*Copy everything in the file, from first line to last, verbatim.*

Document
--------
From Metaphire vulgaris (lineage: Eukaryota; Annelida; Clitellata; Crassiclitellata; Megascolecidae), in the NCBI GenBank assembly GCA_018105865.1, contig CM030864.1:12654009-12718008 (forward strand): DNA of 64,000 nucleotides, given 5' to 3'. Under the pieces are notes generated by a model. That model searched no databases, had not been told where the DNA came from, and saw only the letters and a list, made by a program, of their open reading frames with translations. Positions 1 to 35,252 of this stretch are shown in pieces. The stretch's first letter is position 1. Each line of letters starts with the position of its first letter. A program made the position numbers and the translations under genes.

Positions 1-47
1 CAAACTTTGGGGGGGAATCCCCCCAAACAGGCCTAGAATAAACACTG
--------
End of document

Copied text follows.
From Metaphire vulgaris (lineage: Eukaryota; Annelida; Clitellata; Crassiclitellata; Megascolecidae), in the NCBI GenBank assembly GCA_018105865.1, contig CM030864.1:12654009-12718008 (forward strand): DNA of 64,000 nucleotides, given 5' to 3'. Under the pieces are notes generated by a model. That model searched no databases, had not been told where the DNA came from, and saw only the letters and a list, made by a program, of their open reading frames with translations. Positions 1 to 35,252 of this stretch are shown in pieces. The stretch's first letter is position 1. Each line of letters starts with the position of its first letter. A program made the position numbers and the translations under genes.

Positions 1-47
1 CAAACTTTGGGGGGGAATCCCCCCAAACAGGCCTAGAATAAACACTG